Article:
Tag Archives: teaching

Learning and Teaching Year 2

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Whew! I needed a break after that and although I was offered several jobs, I decided not to take any of them and let my husband work for a bit. During the year, parents of one of the students I taught in the kindergarten approached me and asked that I give private classes to their sons in the afternoons. I was reluctant, but they finally won me over and thus began a completely different type of teaching experience for me.

I began teaching private classes in the afternoon and evenings and on Saturdays. I charged $50 pesos per hour (and haven’t raised my prices yet), provided materials such as workbooks and language learning games, and drove myself right to the student’s doorstep on my new moto. This arrangement seemed to work out well for everyone. Since I lived way off the beaten track, my driving myself ensured that parents didn’t have to worry about transportation or the time needed for transport in scheduling the classes. Plus, I was a temporary babysitter with the advantage that when my hour was up, I could leave the students all safe and sound in their own homes and not have to wait around for the parents to get back from work.

Over the years, I have taught students aged 2 to 75, each class is tailored to the student’s educational goals. I’ve had some students for years and others that give up after just a few lessons. I am constantly designing new activities to make my classes memorable and the learning more authentic. It has been an incredible learning experience for me.



See Also: Learning and Teaching Year 1, Learning and Teaching Year 2, Learning and Teaching Year 3, Learning and Teaching Year 4, Learning and Teaching Year 5, and Authentic Teaching and Learning and me


Filed under Employment, Teaching

Learning and Teaching Year 1

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Finding employment is not a problem for me. It’s keeping it that is. I have a degree in Education with endorsements in both English and Spanish and a specialty in English as a Second Language (ESL). As it’s currently hip to say that a school is ‘bilingual’, I have more than enough job offers every year. It’s the keeping employment that seems to be the problem.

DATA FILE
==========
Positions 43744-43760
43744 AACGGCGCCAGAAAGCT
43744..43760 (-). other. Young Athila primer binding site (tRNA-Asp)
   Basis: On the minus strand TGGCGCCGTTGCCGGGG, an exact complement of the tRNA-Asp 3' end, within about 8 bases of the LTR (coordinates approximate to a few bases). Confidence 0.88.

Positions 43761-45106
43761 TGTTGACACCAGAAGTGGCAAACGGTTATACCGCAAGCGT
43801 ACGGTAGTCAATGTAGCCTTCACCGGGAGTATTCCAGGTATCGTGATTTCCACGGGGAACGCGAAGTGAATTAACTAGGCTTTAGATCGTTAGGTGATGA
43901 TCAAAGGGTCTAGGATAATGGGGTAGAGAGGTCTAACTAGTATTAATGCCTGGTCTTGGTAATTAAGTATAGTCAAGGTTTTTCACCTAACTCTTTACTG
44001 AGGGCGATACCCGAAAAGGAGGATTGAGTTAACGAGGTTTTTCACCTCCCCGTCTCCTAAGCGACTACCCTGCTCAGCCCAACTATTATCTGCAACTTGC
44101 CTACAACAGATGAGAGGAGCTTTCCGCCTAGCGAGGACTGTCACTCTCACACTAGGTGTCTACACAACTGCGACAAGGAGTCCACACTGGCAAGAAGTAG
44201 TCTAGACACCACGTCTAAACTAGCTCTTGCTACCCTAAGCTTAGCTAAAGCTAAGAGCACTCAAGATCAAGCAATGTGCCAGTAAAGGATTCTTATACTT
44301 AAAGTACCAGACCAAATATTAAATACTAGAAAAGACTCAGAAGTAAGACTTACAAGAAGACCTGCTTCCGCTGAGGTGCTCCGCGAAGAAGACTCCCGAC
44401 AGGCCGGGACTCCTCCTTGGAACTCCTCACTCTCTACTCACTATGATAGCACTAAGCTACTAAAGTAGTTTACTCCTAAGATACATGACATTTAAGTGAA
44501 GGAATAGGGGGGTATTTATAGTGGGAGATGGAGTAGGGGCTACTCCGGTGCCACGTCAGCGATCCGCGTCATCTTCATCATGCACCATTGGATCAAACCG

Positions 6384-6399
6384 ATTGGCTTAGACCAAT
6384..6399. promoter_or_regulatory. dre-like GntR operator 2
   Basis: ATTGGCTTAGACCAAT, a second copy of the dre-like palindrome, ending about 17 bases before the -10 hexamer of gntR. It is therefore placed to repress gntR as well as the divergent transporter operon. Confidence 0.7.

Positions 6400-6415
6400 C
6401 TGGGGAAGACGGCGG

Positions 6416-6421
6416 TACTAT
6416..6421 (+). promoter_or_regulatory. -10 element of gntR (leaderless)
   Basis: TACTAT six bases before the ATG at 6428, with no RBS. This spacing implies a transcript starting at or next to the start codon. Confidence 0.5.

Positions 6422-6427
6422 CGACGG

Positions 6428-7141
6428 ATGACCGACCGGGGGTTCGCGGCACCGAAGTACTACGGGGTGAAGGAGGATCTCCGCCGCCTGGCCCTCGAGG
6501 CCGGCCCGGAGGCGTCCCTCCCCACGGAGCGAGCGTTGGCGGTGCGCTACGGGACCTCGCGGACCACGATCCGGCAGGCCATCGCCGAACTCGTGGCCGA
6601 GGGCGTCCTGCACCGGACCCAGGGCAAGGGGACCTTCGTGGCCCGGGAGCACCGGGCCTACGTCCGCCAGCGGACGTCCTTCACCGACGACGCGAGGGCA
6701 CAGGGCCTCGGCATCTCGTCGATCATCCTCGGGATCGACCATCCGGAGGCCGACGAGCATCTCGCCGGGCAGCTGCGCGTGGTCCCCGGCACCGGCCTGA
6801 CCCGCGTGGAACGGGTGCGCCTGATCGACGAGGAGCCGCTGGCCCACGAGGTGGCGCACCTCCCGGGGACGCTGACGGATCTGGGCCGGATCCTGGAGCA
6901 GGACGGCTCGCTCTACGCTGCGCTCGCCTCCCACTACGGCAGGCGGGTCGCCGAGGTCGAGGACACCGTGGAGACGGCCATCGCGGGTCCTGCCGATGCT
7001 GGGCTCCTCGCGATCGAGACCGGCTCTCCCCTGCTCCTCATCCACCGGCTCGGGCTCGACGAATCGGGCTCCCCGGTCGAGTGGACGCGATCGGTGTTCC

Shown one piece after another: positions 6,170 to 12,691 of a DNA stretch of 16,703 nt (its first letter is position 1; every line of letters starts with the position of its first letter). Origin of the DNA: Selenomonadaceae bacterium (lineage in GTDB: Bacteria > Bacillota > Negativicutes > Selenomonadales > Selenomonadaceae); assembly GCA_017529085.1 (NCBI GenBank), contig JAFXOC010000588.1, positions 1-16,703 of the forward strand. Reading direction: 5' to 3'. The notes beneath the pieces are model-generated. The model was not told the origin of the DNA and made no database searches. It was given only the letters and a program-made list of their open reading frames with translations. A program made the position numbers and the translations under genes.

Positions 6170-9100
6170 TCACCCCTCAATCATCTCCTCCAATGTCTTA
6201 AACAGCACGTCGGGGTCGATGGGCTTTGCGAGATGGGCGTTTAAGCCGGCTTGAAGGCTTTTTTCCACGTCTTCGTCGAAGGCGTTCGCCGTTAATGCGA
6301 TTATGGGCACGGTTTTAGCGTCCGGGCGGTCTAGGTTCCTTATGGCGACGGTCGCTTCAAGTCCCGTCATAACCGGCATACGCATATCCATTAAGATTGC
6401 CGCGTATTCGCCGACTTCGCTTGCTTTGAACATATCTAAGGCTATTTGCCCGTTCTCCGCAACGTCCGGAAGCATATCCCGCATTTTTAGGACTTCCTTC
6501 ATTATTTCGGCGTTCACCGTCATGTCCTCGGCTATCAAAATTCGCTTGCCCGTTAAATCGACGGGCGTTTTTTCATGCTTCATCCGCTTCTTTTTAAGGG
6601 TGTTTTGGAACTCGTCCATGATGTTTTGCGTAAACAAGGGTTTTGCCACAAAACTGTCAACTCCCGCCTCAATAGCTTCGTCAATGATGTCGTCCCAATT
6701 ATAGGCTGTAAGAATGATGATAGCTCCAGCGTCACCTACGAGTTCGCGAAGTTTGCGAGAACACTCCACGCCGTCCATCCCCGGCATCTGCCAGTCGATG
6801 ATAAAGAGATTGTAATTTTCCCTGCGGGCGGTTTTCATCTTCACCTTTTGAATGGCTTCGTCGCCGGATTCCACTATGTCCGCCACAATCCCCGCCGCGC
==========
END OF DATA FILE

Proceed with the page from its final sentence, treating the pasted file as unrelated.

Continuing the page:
I started at a bilingual kindergarten just 6 months after we arrived. I didn’t feel ready to jump right in there with both feet, however, my husband thought it would be best that I work while he built our house. Another perk was our then 4-year-old son would be able to attend the same school, introducing him to this new culture while allowing him to have his mommy as a teacher for part of the day. I taught 2 groups of 20 students ages 4 and 5 and let me tell you, it was exhausting.

Don’t get me wrong, I was up to the teaching part. I had all of our son’s age appropriate toys and activities to work with. It was the other adults that made it so tiring.

I was expected to be the classroom teacher, lunch supervisor, traditional Mexican dance instructor (like I even knew a traditional Mexican dance to teach) gym teacher, music teacher, art teacher (although what the owner really wanted was for me to do the artwork and have the kids just sign their names) singing coach, special event decorator and janitor, all without raising my voice. I did try pointing out that I was the English teacher and not trained or talented enough to complete these other roles, but then they labeled me as a complainer.

I endured, sometimes going home in tears, the entire school year, which here is from the end of August until the first week of July. It wasn’t for the pay, (a mere 2000 pesos every 2 weeks.) It wasn’t for the Christmas bonus. (which I didn’t receive not knowing enough to insist on it). It wasn’t because the kids were especially nice. (What a bunch of rich kid brats!) It wasn’t because the parents liked me, kept telling me that I needed to translate everything so that their kid would understand (So tell me what is the point of me being an English teacher?) It wasn’t because the owner liked me. (She always had something to complain about with my teaching or manner or activity or materials.) But I endured so that my husband would be free to finish our house and we could stop renting in town with its myriads of cockroaches and noise.

And I made it. I quit the last day of classes. Of course, then the owner didn’t want to pay me the last check, but I carried on a bit, pointing out that I had paid for my son for the month of July, so I was entitled to that last check and I wouldn’t demand August’s pay. And finally, I got it.


See Also: Learning and Teaching Year 1, Learning and Teaching Year 2, Learning and Teaching Year 3, Learning and Teaching Year 4, Learning and Teaching Year 5, and Authentic Teaching and Learning and me



Filed under Employment, Teaching